Recollect the time when your mail inboxes were crammed with the company’s privacy policies and you just brush it off as they seem obnoxious. Many websites, applications, services are on the belt to obtain their new policies and terms of service in order. We all received emails from Facebook, LinkedIn, Instagram, GoDaddy, Twitter, Quora, Pint rest, Skillshare and many more which requires to sign up to access their services. The sudden charge of these updates is because of Europe’s General Data Protection Regulation (GDPR) law which was approved in 2016 but put into the effect from 25 May 2018.
Basically, the GDPR law is a replacement of earlier law, EU Data Protection Directive of 1995 which was applied to the entities that are located within the EU. But now, the GDPR law has spread its wings across nations which affects almost every adtech company and its clients. As per the Ovum report, 85 percent of America based companies are on the brink of the bombshell.
GDPR is assumed to be a tightener for businesses who have either inadvertently or by intention and know shared the private details of their users and visitors. These austere privacy policies contained in 261-pages and released to the public much before the expiry of the deadline. If you are in a predicament how, allow me to elaborate further. For instance, Facebook throws a wall of text on your screen with a checkmark at the bottom saying that “I agree” or “continue as Jon.”
Technically, we have given our information to many sites that we can’t any longer to help them get profited with our data. We have given consent to track our Global Positioning System (GPS) data, cookies, user IDs, IP addresses, MAC addresses, credit card number, address, personal info and almost everything. All this information is sorted, processed and stored. That’s how many online operators serve and we never cared about where it’s transmitting. Even reputed and mass-appeal media portals like Facebook have aided in the reckless distribution of private details of millions of users thereby compromising their privacy.
- An individual has the right to request to access their personal data and question how the data will be used once gathered. The concerned organization must provide a copy of the collected personal data.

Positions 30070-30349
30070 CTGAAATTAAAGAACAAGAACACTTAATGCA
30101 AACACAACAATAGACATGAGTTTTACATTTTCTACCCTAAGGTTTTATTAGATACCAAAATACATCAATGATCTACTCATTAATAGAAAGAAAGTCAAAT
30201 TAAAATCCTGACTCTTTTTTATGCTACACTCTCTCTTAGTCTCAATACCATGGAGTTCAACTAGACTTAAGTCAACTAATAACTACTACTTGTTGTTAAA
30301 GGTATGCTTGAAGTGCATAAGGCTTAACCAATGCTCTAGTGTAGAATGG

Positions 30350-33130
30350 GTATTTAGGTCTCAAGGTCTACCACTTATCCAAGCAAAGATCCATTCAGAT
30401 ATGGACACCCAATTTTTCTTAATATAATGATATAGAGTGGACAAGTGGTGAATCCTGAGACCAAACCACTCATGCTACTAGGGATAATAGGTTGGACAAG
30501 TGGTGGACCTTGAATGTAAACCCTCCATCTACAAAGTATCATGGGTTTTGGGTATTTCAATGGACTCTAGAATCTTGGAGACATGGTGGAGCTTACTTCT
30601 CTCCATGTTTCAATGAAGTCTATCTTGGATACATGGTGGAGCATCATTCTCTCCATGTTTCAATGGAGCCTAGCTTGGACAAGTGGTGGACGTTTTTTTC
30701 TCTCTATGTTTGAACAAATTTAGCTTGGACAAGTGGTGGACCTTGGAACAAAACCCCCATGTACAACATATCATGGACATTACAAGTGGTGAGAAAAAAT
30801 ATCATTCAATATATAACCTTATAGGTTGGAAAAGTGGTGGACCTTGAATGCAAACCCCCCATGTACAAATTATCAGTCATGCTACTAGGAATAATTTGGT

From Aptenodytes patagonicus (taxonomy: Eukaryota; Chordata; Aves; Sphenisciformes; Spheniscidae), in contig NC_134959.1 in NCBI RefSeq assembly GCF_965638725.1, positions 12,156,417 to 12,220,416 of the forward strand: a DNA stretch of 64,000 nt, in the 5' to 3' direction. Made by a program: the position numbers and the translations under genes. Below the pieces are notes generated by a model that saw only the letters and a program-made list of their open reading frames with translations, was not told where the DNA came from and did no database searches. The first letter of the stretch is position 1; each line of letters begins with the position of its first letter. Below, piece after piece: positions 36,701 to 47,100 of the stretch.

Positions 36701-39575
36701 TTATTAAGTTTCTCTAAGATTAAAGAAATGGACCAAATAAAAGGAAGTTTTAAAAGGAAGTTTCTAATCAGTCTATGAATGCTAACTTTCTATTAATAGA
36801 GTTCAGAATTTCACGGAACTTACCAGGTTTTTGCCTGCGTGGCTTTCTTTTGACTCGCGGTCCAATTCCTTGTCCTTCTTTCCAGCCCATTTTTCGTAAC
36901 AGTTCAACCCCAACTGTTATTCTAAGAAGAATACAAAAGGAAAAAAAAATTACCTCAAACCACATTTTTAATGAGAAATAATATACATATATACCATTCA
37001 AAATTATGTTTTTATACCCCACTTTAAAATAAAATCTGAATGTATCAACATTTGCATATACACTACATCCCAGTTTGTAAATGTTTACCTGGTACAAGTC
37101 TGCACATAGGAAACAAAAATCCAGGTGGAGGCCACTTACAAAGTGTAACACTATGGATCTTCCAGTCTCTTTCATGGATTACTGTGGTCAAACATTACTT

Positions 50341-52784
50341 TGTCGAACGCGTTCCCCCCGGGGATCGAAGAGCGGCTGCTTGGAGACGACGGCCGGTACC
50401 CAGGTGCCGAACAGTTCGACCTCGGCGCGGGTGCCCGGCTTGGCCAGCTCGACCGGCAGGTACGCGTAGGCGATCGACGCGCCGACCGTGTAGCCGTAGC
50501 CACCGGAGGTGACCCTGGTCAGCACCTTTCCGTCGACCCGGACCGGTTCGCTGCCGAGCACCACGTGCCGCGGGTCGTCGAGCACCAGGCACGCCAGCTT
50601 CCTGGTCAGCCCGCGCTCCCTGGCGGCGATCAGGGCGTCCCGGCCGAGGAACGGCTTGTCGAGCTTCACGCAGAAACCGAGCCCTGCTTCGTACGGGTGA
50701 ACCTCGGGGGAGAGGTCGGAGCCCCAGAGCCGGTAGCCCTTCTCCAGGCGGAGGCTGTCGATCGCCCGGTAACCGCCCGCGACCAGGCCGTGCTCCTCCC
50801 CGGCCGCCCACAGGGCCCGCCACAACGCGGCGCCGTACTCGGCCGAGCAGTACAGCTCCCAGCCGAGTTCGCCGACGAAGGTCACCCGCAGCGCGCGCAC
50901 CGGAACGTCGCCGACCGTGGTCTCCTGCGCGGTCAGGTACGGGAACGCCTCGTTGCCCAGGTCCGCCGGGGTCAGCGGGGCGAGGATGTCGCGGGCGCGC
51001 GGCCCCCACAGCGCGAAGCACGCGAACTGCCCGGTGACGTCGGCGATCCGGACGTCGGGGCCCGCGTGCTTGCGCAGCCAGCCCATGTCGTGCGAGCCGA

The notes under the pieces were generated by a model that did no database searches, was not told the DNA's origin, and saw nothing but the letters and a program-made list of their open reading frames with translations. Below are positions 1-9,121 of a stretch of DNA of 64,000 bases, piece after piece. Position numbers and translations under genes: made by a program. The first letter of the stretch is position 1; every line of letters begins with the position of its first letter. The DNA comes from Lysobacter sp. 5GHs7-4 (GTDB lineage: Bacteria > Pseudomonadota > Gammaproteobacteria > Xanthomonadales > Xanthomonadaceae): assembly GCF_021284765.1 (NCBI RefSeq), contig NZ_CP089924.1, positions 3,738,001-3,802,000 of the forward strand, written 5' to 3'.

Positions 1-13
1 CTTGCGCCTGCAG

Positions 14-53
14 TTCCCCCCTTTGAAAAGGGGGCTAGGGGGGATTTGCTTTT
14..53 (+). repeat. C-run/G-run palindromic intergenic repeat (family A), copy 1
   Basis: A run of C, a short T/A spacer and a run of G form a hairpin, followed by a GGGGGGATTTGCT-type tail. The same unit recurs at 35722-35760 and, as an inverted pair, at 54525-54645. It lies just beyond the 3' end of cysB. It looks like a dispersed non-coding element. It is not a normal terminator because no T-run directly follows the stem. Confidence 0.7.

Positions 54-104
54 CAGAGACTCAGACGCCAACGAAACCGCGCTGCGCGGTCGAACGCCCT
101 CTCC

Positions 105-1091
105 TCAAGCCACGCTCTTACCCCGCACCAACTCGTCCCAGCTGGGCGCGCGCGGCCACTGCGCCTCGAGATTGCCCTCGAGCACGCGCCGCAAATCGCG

- If the end users are no longer the customers of that particular service, the companies have no right to maintain the relevant data unless ordained by legal agencies. Similarly, every individual has the right their to seek for deletion of their respective data.
- Individuals have the right to data portability i.e., they have the option to transfer the data from one service provider to another. Note: It must happen only through the machine-readable format.
- End users have the right to restrict the processing of their data.
- Individuals have the right to get data modified. This ensures that the customers can update or correct the existing data in the organizations.
With the enactment of GDPR on board, not only businesses have to confirm that the personal data is gathered legally with the user’s consent under crystal clear conditions, but the services who gather and manage will also be obliged to protect it from any exploitation or misuse. The ultimate goal is to broaden the rights and protect users’ personal information.
What does GDPR mean for your business?
General Data Protection Regulation obviously has created a ripple effect in the market. Businesses have to prepare themselves for compliance. Every organization should have a valid reason to store the personal data of the users. So, you should receive permission for every data processing you make. Data processing documentation has been made mandatory by GDPR. Your company needs to maintain the detailed records when the user has given consent and what are the terms that users agreed on. Organizations must be comprehensible in demonstrating that they obtained the information legally which falls under “terms and conditions.”
As discussed, any organization that deals with the EU customers have to comply, the General Data Protection Regulation is turned out as the first real legal law for the purpose of business security and data protection. Moreover, the businesses with 250+ members must employ a Data Protection Officer (DPO). Whenever there is a breach in the privacy issue, the data controller must bring the issue into the Data Protection Authority (DPA) notice within 24 hours. (DPO)
Data is everywhere. It flows from a multitude of channels to manufactures through a various number of ways such as Dealer Management Systems (DMS), Customer Relationship Management (CRM), social media channels and e-mail. In these scenarios, the information is being passed to call centers, real estate dealers, brokers of any field, marketing specialists and so on which results in the zero privacy for the personal information of the users. With the advent of GDPR, it is essential for organizations how to deal with the business data of the customers with their consent. In case of any violation of the GDPR policies, the organization needs to pay as follows:
€10 million or 2% of that company’s global annual turnover of the prior financial year, whichever is higher
€20 million or 4% of that company’s global annual turnover of the prior financial year, whichever is higher.
So, every business must be extremely careful hereafter to protect themselves and to keep the end users’ data safe. This is one of the biggest changes that the digital world has experienced lately.